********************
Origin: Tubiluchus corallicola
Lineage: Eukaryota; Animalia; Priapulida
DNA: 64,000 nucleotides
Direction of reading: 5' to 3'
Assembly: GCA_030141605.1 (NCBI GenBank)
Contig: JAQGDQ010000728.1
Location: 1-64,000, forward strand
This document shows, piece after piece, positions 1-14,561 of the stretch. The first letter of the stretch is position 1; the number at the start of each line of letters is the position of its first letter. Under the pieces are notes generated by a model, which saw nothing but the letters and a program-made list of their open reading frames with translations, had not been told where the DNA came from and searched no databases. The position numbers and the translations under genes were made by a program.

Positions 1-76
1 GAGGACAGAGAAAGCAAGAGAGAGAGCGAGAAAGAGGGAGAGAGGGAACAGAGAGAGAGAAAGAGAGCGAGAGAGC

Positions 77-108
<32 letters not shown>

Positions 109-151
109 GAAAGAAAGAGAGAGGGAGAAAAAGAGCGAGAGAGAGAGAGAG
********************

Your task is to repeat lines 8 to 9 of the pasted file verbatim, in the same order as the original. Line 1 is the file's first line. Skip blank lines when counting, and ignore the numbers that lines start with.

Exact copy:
This document shows, piece after piece, positions 1-14,561 of the stretch. The first letter of the stretch is position 1; the number at the start of each line of letters is the position of its first letter. Under the pieces are notes generated by a model, which saw nothing but the letters and a program-made list of their open reading frames with translations, had not been told where the DNA came from and searched no databases. The position numbers and the translations under genes were made by a program.

Positions 1-76